Don't Let Fall Leaf Cleanup Become a "Fall" Hazard

Autumn is here and with that comes the annual clean up of leaves. As the weather becomes colder, the leaves fall from the trees and need to be raked and disposed of properly.

Leaves can pose several different dangers after they have fallen from the trees. Leaves can be slippery, especially when wet. This can cause slip and fall issues. They can also pose driving dangers when they cover roadways. Surprisingly, leaves can also present fire hazards when they gather in piles. Never park over a pile of leaves as some car exhaust systems remain hot and can ignite piles of dry leaves.

Leaves can also clog gutters and other water collection systems. This can cause flooding issues throughout the fall and winter. Also, the use of a ladder is typically required to clean out home gutters. This presents another danger when using a ladder to perform fall cleanup. In recent years, there have been reports of over 150,000 hospitalizations per year resulting from improper ladder use during leaf cleanup.

The U.S. Consumer Product Safety Commission offers the following safety precautions to help prevent any injuries:

  • Make sure the weight your ladder is supporting does not exceed its maximum load rating (user plus materials). There should only be one person on the ladder at a time.
  • Use a ladder that is the proper length for the job. Proper length is a minimum of 3 feet extending over the roof line or working surface. The three top rungs of a straight, single or extension ladder should not be stood on.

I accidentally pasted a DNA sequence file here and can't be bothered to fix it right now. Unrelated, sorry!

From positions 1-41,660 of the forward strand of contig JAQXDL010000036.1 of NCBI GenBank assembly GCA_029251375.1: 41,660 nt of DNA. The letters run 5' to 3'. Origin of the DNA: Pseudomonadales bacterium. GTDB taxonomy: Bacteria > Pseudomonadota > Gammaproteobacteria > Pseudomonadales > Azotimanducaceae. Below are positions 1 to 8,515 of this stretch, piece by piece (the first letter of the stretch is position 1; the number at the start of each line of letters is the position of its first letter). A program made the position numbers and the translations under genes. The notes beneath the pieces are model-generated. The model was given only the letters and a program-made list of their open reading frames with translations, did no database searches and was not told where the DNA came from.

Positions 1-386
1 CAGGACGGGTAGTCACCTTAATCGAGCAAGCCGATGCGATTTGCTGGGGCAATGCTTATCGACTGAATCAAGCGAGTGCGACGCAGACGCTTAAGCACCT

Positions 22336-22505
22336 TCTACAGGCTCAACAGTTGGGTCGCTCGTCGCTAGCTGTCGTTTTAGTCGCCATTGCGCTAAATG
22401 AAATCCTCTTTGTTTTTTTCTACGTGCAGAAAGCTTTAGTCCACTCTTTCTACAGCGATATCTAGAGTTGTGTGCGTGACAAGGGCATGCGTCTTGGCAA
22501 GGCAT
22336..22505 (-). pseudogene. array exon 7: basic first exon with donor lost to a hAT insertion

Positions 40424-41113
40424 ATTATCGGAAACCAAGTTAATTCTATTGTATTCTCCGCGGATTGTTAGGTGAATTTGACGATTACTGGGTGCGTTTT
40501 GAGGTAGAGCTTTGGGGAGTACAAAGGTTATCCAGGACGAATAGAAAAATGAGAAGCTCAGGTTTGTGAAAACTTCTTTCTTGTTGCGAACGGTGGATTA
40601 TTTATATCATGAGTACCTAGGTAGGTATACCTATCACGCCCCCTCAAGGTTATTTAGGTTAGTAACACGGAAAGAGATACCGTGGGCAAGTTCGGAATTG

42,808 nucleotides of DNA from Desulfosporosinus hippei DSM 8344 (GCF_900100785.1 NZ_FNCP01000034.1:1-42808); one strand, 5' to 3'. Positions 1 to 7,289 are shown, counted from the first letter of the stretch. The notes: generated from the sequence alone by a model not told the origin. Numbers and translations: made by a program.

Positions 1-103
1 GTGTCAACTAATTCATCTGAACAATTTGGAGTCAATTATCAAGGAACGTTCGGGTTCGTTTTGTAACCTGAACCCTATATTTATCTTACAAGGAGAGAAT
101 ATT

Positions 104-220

• Straight, single or extension ladders should be set up at about a 75-degree angle.
  • All metal ladders should have slip-resistant feet.
  • Metal ladders will conduct electricity. Use a wooden or fiberglass ladder in the vicinity of power lines or electrical equipment. Do not let a ladder made from any material contact live electric wires.
  • Be sure all locks on extension ladders are properly engaged.
  • The ground under the ladder should be level and firm. Large flat wooden boards braced under the ladder can level a ladder on uneven ground or soft ground.
  • A good practice is to have a helper hold the bottom of the ladder.
  • Do not place a ladder in front of a door that is not locked, blocked or guarded.
  • Keep your body centered between the rails of the ladder at all times. Do not lean too far to the side while working.
  • Do not use a ladder for any purpose other than that for which it was intended.
  • Do not step on the top step, bucket shelf or attempt to climb or stand on the rear section of a stepladder.
  • Never leave a raised ladder unattended.
  • Follow instruction labels on ladders.
  • Always carry a phone, especially when working alone.

Not all of the chores associated with fall cleanup pose threats to life and limb, but it is best to be prepared and to think with safety in mind! Remembering these tips can go a long way in ensuring a safe and enjoyable autumn season and preventing the wrong kind of “fall.”

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